Sibble Sunday: Previously on… (Deuteronomy 1:1–3:22)

We’re done with Numbers and into Deuteronomy! Deuteronomy is an interesting book, as it includes a number of thematic elements (such as monotheism, redemption from exile, and explicit legalism) which appeared only sparingly in the earlier books. As a result of both these thematic elements and good archaelogy, Deuteronomy is one of the few Torah texts where we have a pretty solid idea on the time and motivation of authorship. The previous books were presumably at various times cobbled together from old stories, so the “authorship” on them could plausibly stretch back at least to the third millennium BCE. But Deuteronomy was almost certainly written in its entirety during the Assyrian exile, in the comparatively recent eighth century BCE. As a result, Deuteronomy’s a pretty unusual book by Torah standards.

So we start out with פָּרָשַׁת דברים (“Words” portion), which mostly recaps the interesting narrative events of Numbers

The quick snarky summary: You guys suck. No, really. You never do a single fucking thing I tell you, and I work so hard for you. And check out all the battles God and I won for you!

Those stiff-necked people should try liniment or something

Twibble Tuesday: Clip Show (Numbers 33:1–36:13)

I really need to stop putting these off. It’s summer, and I have no excuse.

We finally get out of Numbers with פָּרָשַׁת מסעי (“Travels” portion), which is heavy on recap, light on exposition. The bad news is that this is pretty indicative of the book to follow, too.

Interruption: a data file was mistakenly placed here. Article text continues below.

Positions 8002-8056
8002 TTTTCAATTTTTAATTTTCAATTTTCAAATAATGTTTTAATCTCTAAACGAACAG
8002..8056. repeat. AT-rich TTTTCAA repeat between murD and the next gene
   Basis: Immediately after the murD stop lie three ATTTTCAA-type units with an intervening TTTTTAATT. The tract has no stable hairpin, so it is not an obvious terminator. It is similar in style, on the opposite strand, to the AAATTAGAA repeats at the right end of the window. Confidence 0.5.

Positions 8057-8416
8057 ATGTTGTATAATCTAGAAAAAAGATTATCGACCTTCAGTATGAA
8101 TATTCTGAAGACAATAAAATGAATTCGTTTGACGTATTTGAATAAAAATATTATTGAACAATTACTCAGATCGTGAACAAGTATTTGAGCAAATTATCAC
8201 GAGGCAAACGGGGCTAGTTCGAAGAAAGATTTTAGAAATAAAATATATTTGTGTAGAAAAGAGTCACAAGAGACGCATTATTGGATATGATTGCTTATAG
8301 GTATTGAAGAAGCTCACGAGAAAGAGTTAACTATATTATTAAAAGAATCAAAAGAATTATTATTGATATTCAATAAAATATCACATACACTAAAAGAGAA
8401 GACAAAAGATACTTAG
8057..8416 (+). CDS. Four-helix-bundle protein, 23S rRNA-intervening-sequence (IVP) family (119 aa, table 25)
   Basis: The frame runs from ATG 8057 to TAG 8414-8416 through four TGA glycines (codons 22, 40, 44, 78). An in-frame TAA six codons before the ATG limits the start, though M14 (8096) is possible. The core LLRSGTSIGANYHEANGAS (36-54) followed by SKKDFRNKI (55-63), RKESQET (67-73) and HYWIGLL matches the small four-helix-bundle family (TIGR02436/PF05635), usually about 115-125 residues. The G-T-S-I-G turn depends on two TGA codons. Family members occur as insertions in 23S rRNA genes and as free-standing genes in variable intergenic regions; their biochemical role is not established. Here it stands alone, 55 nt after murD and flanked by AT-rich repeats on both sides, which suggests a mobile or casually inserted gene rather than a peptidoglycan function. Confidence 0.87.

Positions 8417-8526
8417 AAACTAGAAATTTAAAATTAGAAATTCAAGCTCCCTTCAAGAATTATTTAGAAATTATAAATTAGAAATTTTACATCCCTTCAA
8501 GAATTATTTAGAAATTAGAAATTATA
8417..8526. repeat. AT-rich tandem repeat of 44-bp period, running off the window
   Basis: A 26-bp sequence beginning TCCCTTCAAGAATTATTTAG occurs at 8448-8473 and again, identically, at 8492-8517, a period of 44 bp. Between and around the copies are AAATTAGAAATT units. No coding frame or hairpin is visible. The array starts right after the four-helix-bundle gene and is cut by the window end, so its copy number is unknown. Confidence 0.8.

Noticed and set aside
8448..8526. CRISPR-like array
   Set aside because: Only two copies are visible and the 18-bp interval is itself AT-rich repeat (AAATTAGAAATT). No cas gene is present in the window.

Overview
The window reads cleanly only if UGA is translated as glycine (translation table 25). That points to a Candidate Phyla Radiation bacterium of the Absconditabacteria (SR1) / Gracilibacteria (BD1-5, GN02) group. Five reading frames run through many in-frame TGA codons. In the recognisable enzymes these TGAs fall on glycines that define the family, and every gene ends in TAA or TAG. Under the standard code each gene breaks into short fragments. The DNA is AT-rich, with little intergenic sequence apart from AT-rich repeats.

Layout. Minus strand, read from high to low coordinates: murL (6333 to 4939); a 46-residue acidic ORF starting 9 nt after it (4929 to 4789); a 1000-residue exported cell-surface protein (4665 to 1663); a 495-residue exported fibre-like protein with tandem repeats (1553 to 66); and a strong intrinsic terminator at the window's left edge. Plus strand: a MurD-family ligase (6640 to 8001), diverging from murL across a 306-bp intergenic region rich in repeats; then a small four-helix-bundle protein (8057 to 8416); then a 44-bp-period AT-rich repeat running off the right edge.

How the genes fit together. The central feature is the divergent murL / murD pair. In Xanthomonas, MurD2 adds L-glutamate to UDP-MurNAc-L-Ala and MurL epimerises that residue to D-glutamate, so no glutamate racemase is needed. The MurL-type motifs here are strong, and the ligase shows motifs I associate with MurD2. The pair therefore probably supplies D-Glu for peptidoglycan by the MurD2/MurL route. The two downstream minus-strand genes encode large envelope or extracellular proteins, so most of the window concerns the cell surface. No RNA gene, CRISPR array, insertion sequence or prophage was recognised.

The quick snarky summary: we know exactly how big Israel is, and have been ordered to kick outsiders out, so the Palestinians can go get fucked. Also, even though we execute murderers, we’ll create some complicated imprisonment/asylum rules for manslaughter.

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Wibble Wednesday: Don’t Split the Party! (Numbers 30:2–32:42)

This week I’m writing about פָּרָשַׁת מטות (“Tribes” portion), which is a rather short one, in which the Israelite nation finally conquers the first of the lands they intend to settle: namely, Transjordan. I’m back at the family home, so this writing is informed not by my usual JPS Tanakh, but by the Fox translation and WRJ commentary.

The quick snarky summary: A couple of laws are shoehorned in before we get back to the narrative, and then we have a massive, divinely sanctioned genocide. Moses gets pissy that they’re not killing indiscriminately enough, and then we get unusually detailed descriptions of the spoils of war. Finally, in spite of not actually being in Israel, two of the tribes want to settle down immediately, and do.

Formally rescinded by the British Mandate